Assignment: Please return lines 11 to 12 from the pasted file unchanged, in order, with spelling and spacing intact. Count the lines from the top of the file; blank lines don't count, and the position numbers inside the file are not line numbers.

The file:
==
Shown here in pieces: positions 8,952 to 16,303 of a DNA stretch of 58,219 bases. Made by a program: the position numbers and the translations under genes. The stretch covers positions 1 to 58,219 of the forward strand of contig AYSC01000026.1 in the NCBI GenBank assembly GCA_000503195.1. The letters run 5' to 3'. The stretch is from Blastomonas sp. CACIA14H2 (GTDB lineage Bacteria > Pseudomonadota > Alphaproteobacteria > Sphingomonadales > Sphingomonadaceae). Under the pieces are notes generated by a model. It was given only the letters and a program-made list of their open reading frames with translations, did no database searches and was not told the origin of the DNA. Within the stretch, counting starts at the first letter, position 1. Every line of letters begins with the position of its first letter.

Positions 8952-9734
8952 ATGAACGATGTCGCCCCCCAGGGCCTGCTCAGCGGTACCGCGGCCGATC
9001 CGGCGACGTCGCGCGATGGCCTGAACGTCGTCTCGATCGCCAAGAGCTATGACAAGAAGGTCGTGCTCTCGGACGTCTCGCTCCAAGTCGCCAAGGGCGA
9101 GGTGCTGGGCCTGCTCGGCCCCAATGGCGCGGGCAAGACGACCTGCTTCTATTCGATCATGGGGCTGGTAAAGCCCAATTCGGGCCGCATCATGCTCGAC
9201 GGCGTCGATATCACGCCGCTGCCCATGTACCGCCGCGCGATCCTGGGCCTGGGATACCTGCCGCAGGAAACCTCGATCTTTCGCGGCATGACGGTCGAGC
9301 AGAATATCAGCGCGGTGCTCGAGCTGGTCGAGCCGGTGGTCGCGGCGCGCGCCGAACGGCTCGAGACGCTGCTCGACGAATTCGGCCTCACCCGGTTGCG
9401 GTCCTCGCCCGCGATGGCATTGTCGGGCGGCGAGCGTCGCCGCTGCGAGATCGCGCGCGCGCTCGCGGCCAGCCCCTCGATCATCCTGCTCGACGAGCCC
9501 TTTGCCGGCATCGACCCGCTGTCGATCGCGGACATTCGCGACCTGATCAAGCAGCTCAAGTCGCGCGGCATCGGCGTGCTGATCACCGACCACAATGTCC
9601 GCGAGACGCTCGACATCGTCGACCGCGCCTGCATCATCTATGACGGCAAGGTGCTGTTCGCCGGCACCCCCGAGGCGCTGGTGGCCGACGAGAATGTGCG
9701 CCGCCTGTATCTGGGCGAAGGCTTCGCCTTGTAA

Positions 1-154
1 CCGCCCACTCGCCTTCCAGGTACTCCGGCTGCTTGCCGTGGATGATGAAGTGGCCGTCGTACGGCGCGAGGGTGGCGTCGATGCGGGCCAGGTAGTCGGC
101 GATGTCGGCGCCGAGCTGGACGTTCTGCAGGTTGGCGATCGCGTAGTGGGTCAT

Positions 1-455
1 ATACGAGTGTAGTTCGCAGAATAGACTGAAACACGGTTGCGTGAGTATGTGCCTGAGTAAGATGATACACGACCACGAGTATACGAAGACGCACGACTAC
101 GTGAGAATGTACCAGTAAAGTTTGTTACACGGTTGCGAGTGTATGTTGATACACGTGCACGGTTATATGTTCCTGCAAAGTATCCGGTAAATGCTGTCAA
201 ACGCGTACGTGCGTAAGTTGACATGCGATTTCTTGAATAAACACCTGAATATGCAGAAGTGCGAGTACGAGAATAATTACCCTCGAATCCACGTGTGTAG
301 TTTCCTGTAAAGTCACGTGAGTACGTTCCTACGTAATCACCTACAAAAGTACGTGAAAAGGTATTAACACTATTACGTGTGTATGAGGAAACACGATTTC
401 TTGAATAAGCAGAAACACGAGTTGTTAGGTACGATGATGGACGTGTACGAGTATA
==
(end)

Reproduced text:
9701 CCGCCTGTATCTGGGCGAAGGCTTCGCCTTGTAA

Positions 1-154